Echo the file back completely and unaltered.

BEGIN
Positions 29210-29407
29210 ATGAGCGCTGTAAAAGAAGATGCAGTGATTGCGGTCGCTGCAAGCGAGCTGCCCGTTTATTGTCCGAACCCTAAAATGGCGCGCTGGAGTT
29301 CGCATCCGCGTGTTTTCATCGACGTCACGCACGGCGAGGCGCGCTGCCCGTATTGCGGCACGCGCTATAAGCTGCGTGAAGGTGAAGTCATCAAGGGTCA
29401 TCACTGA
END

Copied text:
Positions 29210-29407
29210 ATGAGCGCTGTAAAAGAAGATGCAGTGATTGCGGTCGCTGCAAGCGAGCTGCCCGTTTATTGTCCGAACCCTAAAATGGCGCGCTGGAGTT
29301 CGCATCCGCGTGTTTTCATCGACGTCACGCACGGCGAGGCGCGCTGCCCGTATTGCGGCACGCGCTATAAGCTGCGTGAAGGTGAAGTCATCAAGGGTCA
29401 TCACTGA